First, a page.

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By Lori Burke

Having struck gold in the 2010 U.S. Rowing Masters Championship, Richard Ulsh ’66 is now training for the 2012 masters championship race.

Richard Ulsh '66 (second from left) and other members of 2010 Gold Medal men’s quad team (L-R) Chris Ryan, Steve Irwin, and Steve Carr at 2010 U.S. Rowing Masters Championships.

Richard Ulsh '66 (second from left) and the other members of the 2010 Gold Medal men’s quad team, (L-R) Chris Ryan, Steve Irwin, and Steve Carr, at the 2010 U.S. Rowing Masters Championships

Associate professor of chemistry at University of Pittsburgh, Johnstown, Pa., he is also sharing his rowing expertise with Pitt students, using the sport to mentor them on life skills for navigating everyday challenges.

Ulsh was introduced to rowing eight years ago while conducting chemistry research at the University of Hawaii with Professor Robert Liu. They investigated a light absorption-induced cis-trans isomerization of retinol, an animal form of vitamin A. The work built upon Nobel Prize-winning research into the vision cycle that Liu contributed to as a post-doctoral fellow under the direction of the late Harvard professor George Wald.

While there, a few faculty members invited Ulsh to join their eight-person rowing team. He enjoyed the experience so much that when he returned home he and his wife, Marie, joined a mixed team with Three Rivers Rowing Association, Pittsburgh.

Ulsh quickly became a standout.

Just two months before the 2010 U.S. Rowing Masters Championship, he was invited to become the oldest member of the association men’s team. On the final day of the competition, Ulsh and his teammates won the gold in men’s quad, sculling boat, and took the silver in the men’s four, sweep boat.

While the medals are gratifying, the team experience is what holds Ulsh’s interest.

“I was interested in staying in shape in a non-contact sport,” says Ulsh, a chemistry graduate who was center midfielder on the College’s lacrosse team during the mid-1960s. “I discovered rowing has a tremendous team appeal—something around which you can develop great friendships. I find that a pleasant surprise and something that is going to keep me in it for a long time.”

According to Ulsh, rowing is a sport for all ages. “Older competitors can stay in the game because it’s a balance between physical capability and sharpness of technique,” he says. “You can’t compete totally with younger teams. But, older competitors can develop the technique that is as important as physical condition in rowing.” In fact, at this year’s Head of the Charles® in Cambridge, Mass., his team, comprised of members over 60 years of age, crossed the finish line within 30 seconds of Lafayette College’s team.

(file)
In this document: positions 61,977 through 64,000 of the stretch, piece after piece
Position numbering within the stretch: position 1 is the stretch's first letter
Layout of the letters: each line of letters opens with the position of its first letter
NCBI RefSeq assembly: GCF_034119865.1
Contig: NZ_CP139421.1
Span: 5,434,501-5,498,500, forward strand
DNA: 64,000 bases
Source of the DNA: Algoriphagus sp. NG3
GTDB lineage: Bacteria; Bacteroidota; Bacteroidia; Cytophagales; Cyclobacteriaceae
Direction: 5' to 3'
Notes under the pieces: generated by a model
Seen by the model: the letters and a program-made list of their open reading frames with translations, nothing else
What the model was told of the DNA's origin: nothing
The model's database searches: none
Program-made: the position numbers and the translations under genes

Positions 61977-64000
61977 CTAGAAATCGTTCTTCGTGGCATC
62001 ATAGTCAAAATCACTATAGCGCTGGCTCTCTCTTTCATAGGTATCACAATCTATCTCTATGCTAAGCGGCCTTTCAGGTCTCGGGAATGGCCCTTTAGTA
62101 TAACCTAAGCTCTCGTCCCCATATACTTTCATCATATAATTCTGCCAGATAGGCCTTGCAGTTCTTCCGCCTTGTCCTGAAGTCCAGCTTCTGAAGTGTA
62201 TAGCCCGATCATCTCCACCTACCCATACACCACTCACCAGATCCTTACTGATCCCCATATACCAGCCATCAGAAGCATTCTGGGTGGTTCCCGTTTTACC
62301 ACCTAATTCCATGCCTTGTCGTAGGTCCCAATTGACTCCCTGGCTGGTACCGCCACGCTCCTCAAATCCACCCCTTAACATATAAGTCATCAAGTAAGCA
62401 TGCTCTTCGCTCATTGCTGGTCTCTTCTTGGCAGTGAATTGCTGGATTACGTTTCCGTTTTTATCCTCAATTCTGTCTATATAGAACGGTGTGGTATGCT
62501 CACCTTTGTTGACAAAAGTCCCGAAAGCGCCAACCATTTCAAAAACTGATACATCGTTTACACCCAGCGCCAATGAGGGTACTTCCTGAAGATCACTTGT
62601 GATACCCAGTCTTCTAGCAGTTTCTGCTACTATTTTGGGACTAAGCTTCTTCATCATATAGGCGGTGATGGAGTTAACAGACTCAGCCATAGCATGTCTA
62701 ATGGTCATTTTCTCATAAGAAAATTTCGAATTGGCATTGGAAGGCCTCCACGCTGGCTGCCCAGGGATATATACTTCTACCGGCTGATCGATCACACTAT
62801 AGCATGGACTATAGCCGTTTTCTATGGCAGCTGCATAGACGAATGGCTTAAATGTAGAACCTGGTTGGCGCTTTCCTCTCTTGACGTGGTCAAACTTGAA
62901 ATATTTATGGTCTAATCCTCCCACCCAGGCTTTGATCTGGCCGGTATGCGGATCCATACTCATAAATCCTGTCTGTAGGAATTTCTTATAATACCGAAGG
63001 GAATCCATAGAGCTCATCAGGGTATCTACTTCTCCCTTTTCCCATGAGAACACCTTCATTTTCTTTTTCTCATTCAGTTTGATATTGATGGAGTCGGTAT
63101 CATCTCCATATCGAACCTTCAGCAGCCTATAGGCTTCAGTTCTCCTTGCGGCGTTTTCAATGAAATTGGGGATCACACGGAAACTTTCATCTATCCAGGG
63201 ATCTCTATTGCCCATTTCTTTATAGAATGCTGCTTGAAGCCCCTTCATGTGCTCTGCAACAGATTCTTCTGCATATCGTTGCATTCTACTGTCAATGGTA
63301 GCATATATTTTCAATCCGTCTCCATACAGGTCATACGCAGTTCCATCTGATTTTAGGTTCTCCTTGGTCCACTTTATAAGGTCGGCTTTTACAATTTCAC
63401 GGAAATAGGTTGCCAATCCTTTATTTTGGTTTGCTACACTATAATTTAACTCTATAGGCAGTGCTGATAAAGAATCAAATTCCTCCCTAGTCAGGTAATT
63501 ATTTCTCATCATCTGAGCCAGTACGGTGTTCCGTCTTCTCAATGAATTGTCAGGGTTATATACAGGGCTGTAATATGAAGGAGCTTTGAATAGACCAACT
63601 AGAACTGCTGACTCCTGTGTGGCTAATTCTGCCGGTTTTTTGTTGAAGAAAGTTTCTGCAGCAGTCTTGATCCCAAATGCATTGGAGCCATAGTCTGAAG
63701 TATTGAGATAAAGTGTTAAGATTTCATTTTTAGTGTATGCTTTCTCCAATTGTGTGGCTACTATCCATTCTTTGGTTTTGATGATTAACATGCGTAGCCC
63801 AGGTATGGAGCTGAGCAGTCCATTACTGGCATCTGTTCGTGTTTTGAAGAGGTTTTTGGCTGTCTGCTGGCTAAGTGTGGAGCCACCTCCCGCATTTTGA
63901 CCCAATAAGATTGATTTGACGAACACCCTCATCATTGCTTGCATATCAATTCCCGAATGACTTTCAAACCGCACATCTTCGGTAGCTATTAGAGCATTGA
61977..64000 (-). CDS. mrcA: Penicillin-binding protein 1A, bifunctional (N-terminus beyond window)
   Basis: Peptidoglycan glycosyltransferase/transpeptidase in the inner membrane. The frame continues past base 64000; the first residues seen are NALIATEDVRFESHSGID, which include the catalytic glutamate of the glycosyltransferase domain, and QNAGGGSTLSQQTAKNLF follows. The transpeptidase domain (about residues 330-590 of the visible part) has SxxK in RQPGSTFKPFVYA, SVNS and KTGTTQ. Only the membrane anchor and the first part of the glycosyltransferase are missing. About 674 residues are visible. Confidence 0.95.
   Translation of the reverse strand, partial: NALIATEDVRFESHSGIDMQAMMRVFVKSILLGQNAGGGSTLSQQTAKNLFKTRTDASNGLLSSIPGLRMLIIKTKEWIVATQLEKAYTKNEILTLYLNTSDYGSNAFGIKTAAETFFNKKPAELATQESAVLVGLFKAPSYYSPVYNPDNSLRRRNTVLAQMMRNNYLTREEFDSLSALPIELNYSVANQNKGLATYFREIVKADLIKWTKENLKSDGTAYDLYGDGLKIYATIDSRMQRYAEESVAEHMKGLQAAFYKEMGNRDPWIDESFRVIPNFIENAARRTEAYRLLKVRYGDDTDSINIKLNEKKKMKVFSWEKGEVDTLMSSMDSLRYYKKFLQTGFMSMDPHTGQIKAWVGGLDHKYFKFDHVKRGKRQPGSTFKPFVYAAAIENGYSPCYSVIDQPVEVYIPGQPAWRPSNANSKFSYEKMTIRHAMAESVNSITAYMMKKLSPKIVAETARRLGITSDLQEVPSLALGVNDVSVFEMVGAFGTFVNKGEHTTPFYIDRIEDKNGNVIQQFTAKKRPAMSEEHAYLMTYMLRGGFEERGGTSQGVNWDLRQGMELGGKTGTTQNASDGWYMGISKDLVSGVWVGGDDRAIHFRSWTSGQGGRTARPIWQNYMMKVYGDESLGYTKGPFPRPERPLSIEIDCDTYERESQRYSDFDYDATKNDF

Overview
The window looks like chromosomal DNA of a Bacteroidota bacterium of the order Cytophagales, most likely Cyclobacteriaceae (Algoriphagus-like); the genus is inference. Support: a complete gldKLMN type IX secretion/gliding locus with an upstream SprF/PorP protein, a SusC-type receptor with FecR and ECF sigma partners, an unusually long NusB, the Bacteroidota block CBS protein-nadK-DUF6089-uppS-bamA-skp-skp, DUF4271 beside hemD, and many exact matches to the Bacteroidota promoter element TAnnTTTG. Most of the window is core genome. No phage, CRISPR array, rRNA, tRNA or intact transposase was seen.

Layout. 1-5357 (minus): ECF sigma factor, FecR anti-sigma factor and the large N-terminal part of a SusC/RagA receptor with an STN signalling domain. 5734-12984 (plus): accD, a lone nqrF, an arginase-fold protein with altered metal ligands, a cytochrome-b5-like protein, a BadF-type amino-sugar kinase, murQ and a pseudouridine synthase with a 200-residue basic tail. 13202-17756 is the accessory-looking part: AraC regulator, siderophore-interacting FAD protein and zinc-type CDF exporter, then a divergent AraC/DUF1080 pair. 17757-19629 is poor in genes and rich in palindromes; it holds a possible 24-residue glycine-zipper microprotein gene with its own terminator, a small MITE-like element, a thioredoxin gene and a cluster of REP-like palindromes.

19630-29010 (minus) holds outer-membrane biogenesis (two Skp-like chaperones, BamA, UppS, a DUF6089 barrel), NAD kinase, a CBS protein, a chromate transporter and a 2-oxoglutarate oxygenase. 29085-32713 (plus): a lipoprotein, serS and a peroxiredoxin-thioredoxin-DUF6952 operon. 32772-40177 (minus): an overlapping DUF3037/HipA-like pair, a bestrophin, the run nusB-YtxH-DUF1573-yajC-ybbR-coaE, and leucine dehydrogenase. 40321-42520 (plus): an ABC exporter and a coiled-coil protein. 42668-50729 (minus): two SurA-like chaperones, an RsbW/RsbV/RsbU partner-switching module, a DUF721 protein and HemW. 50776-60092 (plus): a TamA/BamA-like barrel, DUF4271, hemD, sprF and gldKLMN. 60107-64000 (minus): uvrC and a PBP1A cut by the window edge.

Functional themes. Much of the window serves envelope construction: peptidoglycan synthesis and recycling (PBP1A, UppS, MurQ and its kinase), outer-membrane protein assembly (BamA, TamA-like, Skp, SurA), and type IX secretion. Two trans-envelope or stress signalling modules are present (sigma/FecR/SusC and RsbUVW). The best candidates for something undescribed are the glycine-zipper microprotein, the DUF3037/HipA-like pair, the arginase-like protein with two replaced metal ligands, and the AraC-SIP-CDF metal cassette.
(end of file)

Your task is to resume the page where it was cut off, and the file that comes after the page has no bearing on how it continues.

Ulsh recently formed a student organization on the Johnstown campus.

“These students are not here on an athletic scholarship. They’re walk-ons—just looking for an opportunity,” he explains. “A lot of them are my former chemistry students. I find it very satisfying to continue our relationship outside the classroom, where I’m no longer referred to by a title.”

As he prepares his student team to compete this spring on the Allegheny, Ulsh is also training with his masters team for the August 2012 Masters Championship in Worcester, Mass. As they practice, his teammates and his student-athletes are finding more than just camaraderie.

“Our work together tends to provide balance to our lives,” he says.

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1 Comment

  1. John Rehm says:

    Congrats to Richard Ulsh! Rowing for all ages is great fun and is a terrific social experience. It is a privilege to have good friends working together to compete and to sometimes win. What a nice story!

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